With more and more people using the internet to find homes, your written descriptions are becoming more important than ever.
When it comes to listing a home online, I find that many realtors put most of their effort into the pictures, which is an understandable mistake. “A picture is worth a thousand words,” as the saying goes. However, images, and even video tours, can only tell your potential buyers what is currently there.
Your listing has the opportunity to do what pictures can’t: tell your potential buyers about the type of life they can live there.
Typically, a written listing is intended to do one thing: list features.
But why limit yourself to a list of features when you can use language to do so many more things? Your description is powerful, if you use it right, and can accomplish the following:
- Inform potential buyers about the features of the home
- Make the home stand out amidst the hundreds of other local listings on the internet
- Target the exact buyers you’re hoping to attract
- Show buyers the potential in the home
- Tell buyers how the space could be used
- Intrigue otherwise uninterested parties
Just think, an aspiring homeowner comes across your listing online. They look at the pictures, and see that the house is nice, but there isn’t much making it stand out. Maybe there’s even something they don’t like about it, such as the kitchen appliances or wallpaper in the bedroom. Of course, those are things that are easy to change, but in a picture, you’re not given the opportunity to see what that space could become.
The buyer scrolls down to the written listing to see only a bullet-list of standard features, and while doing so, is distracted by the promoted homes on the sidebar of the site, which tempts him to click away.
Imagine if, instead, your listing had given them a story that could hold their attentions–one in which the buyer could insert himself as the “protagonist,” and read about what his life could be like living in this home.
A well-written listing with an evocative and attention-grabbing headline is a powerful marketing tool, because unlike pictures, they’re versatile, and provide endless possibilities.
Take a look at the listing I wrote down below:
A Perfect Home for Privacy Lovers and Outdoor Enthusiasts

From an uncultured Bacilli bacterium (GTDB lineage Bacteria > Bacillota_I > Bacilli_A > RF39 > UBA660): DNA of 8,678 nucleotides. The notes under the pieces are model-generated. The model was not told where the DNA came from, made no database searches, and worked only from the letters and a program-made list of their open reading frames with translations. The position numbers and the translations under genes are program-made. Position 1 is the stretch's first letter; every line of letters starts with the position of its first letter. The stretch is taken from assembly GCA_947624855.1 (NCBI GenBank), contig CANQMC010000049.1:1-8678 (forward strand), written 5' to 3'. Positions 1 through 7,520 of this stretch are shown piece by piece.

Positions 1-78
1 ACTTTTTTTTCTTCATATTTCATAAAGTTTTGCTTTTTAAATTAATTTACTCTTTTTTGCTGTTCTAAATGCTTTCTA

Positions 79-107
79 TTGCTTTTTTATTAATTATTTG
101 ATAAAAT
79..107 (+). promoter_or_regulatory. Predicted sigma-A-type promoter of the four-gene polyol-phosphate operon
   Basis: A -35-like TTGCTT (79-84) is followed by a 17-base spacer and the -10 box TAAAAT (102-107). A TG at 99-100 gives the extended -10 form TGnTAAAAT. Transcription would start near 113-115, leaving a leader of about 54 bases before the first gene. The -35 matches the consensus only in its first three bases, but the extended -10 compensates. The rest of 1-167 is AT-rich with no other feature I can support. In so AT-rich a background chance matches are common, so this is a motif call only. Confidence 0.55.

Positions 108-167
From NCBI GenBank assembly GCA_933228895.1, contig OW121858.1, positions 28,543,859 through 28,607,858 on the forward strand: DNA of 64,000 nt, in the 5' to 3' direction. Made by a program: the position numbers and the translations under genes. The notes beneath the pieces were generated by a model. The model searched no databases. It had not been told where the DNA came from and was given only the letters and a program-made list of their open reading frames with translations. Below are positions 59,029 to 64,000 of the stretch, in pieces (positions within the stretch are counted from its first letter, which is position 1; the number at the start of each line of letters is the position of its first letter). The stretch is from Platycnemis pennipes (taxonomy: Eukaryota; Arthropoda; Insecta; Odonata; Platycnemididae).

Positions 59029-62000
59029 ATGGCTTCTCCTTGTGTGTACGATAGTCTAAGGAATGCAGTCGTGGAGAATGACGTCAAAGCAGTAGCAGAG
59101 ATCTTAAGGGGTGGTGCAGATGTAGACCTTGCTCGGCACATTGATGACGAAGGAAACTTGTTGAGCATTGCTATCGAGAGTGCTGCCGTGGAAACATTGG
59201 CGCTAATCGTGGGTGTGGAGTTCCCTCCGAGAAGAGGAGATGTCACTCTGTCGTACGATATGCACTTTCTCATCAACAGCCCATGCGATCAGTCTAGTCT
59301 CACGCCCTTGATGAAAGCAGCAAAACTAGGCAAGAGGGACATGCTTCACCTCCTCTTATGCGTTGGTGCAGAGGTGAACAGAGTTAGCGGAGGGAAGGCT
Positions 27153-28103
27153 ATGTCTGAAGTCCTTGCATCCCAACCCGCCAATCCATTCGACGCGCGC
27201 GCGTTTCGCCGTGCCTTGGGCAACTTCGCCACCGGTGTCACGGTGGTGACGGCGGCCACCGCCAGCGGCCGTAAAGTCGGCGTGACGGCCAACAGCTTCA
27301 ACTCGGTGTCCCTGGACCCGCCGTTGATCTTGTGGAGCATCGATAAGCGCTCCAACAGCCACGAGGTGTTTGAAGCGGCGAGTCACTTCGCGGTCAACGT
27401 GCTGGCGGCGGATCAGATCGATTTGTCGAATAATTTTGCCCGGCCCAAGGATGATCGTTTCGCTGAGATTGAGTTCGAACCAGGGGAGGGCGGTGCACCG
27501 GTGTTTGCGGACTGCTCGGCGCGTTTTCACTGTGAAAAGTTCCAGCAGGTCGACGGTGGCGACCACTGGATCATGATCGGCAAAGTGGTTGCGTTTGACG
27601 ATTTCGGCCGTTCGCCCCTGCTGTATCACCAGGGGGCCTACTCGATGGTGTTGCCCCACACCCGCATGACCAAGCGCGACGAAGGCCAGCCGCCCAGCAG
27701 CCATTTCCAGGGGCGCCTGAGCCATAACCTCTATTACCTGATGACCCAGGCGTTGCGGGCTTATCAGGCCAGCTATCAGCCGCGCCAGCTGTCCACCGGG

Set far off the road and surrounded by forest, this home is the perfect environment for anyone seeking peace and quiet.
With a four-car garage, in-ground pool, and nearly two acres of fenced-in property, any family could easily make a home here. The immense back yard is a wonderful place to host summer recreations, and the large back deck would be a lovely place to lounge during summer evenings. Pet owners might find the quarter acre kennel a great addition, or, the fenced-off area could serve as a garden.
The most recent addition to the home is a three-season room, which connects the kitchen to the garage. This beautiful room was designed to be a relaxing space, with wood paneling and big windows on the east and west walls that let in plenty of light.
For inquiries, or to request a visit to ______________, please contact _____.
- 5 bedrooms
- 2 baths
- 4-car garage
- Dug well
With those three paragraphs, not only did I inform you about the special features of the home that might be attractive to a potential buyer, but I told the buyer a story about the ways in which he could potentially use these spaces. Such descriptions are more than just fancy words–they invoke in the client images about how his family would fit in such a space. The descriptions don’t need to long, either. Many MLS systems have strict description limits, but you can still use your available space to tell a story.
Now, compare the above listing with one I wrote mimicking the style I often see listings modeled after:
Home Details for ____________________
Large, 5-bedroom home located far off the main road. Two full baths, with one part of the master suite. Recently-installed wood floors throughout the living room and hall way. A beautiful three-season room connects the kitchen to the large, four car garage. The house has a large back yard with in-ground pool and a volleyball court.
This listing tells buyers very little about the home that isn’t more easily accessible in a bullet list. Also note the style inconsistencies and repetitive, unenthusiastic language. The header provides little information about the property that would distinguish it from other homes. You should be using every resource you have to sell a home, and there’s no reason not to use your listing’s description to its full potential.
It might seem like a lot of work, but when you’re selling a home online, there are a lot of distractions. Don’t let your listing get swallowed up by the competition. A little work invested in your listing descriptions can reduce the amount of time a house is on the market.